I love taking this life-affirming message to other people, especially my sangha brothers and sisters. Also, as a volunteer, I teach plant-based eating and cooking classes and coach people wanting to become more plant-powered. It’s a joyous way to help friends on the Buddhist path to share in this compassionate and earth-friendly way of eating. Here, I offer this Blissfull Nut Balls recipe for a simple, delicious dessert that works wonderfully as a holiday treat. Enjoy!



Marge Wurgel was ordained as a member of the Order of Interbeing in 2013 and practices with the Open Heart Sangha in San Diego, California. She has a background and education in public health and loves to promote healthy eating. Her greatest desire is to empower people to make plant-based food choices to care for the planet, promote health and vitality, and treat our animal brothers and sisters with compassion and kindness.

Blissful Nut Balls
 
Makes about 24 - 3/4 inch balls. A typical serving size is about 3 balls.
Prep Time: 15-20 minutes
 
1/2 cup raw rolled oats (old-fashioned, thick, not quick cooking)
1/2 cup peanut butter
3 tablespoons maple syrup
1 tablespoon water (have a little more handy in case the mixture is too hard to mix)
2 tablespoons sunflower seeds
2 tablespoons pumpkin seeds
1/4 cup raisins
1/4 cup coarsely chopped, toasted almonds (unsalted)
1 tablespoon carob powder (or 1 tablespoon cocoa powder plus 1 tablespoon maple syrup)
1/2 cup unsweetened, shredded coconut (raw or toasted)
1/2 cup sesame seeds (raw or toasted)
 
(Optional, for garnish/display, 1/2 cup dried or fresh cranberries, a handful of fresh mint leaves, and 1/8 cup shredded or flaked coconut)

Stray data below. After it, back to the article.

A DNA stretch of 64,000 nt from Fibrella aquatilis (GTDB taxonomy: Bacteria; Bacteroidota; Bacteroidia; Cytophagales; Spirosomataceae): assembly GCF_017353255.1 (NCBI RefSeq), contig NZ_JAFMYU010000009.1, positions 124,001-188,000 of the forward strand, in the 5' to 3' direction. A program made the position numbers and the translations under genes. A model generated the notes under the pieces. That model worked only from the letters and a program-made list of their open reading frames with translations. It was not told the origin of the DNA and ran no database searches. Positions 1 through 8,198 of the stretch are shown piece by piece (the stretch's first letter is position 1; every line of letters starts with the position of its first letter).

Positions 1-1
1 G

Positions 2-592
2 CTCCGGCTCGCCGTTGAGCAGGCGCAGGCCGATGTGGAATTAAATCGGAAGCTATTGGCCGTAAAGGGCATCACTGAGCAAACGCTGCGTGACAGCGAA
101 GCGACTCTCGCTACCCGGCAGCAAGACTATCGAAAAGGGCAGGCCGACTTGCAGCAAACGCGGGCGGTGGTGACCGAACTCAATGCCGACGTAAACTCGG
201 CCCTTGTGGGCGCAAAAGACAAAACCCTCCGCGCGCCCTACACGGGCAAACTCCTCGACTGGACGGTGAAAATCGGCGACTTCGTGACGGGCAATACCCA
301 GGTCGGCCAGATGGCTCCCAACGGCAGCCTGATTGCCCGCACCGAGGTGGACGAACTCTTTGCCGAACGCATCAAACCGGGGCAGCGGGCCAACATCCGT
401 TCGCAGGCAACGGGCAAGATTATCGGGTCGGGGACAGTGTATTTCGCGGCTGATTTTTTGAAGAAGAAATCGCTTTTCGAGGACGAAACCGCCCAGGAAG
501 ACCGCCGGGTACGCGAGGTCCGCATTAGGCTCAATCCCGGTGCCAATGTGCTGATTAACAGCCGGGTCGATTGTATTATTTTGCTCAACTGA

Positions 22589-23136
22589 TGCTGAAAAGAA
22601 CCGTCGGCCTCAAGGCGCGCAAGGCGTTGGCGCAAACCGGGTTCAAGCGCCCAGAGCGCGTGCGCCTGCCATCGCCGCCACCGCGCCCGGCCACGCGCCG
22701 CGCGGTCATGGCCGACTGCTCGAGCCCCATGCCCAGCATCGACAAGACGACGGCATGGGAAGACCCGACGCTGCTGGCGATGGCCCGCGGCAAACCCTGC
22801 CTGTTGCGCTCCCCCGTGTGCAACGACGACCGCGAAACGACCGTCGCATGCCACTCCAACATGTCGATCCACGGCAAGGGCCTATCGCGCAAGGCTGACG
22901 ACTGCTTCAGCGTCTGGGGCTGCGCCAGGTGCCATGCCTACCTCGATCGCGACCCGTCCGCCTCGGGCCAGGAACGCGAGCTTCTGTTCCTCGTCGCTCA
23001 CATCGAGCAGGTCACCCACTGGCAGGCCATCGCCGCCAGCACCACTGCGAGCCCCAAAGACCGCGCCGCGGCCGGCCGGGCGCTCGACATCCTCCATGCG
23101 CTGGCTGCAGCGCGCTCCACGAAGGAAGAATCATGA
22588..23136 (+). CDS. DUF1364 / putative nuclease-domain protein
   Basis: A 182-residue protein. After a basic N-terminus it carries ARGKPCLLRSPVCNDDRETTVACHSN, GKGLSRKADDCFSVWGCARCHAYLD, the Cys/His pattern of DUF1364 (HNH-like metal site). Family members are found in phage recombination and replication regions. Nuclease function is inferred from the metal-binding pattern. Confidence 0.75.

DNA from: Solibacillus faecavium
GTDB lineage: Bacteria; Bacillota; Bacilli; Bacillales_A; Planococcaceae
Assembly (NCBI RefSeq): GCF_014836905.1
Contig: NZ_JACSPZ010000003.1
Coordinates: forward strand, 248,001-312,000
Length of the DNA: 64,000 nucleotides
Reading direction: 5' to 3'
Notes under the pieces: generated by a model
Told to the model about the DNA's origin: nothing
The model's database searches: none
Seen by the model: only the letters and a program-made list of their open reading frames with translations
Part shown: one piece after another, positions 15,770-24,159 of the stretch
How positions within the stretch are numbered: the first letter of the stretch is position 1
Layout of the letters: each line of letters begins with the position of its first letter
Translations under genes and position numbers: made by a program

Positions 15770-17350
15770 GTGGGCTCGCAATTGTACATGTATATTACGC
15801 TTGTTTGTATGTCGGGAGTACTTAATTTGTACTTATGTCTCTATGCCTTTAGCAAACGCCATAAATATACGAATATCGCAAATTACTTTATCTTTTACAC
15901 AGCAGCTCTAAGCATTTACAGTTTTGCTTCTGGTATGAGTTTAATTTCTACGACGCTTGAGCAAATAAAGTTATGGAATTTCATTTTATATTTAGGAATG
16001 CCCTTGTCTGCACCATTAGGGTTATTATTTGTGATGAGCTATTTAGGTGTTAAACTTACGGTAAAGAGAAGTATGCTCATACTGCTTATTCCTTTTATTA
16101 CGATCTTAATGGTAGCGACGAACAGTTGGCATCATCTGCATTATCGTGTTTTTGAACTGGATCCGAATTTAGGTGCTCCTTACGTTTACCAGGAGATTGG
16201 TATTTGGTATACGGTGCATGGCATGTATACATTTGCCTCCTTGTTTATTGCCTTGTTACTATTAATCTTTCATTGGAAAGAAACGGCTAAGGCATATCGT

1. Place all ingredients except coconut and sesame seeds in a medium bowl and mix very well with a sturdy wooden spoon. The mixture will be quite stiff.
  2. Mix the coconut and sesame seeds in a small bowl.
  3. Roll about a rounded teaspoon sized amount of main mixture into a small ball.
  4. Roll it in the coconut/sesame mixture, and place it on a serving plate.
  5. Continue with the rest of the mixture.
 
If you have extra sesame seeds and coconut, they taste wonderful in breakfast cereal!
 
Dharma Sharing: Falling in Love with Earth

Falling in Love with Earth: The Story of a Tree and its Journey in Me

Robb Kushner
 
A tree once captured my imagination and has never let go. This tree lives in the Arnold Arboretum, an incredible green jewel designed by Frederick Law Olmsted in Jamaica Plain, Boston.  My wife, Jill, and I discovered this tree one glorious fall morning while escaping from our studies at Boston University. Roaming the Arboretum’s undulating grounds, we had just crested one hill and were romping down the far slope when we stumbled upon a captivating scene. A massive tree had recently shed its leaves in a perfect golden circle. It was truly a vision. Almost as if harps were playing, it drew us under its branches.

Soon after discovering this spot, a craggy old man in a black cape ambled by. He seemed introverted, yet he stopped to show us some quinces he had gathered. He said if you put them in your drawer, they dry out and give off a wonderful fragrance. This guy was like out of a storybook, weaving himself into our adventure.      

One of the lower branches was very long and thick, and dipped down in the middle – low enough so I could jump up, swing around, and perch on it, just like riding a horse. So I sat up there while Jill twirled around on the ground amidst the brilliant leaves. We took some photos in black & white which captured our sense of whimsy in this moment. And I found the tree tag labeled “blue sugar maple.”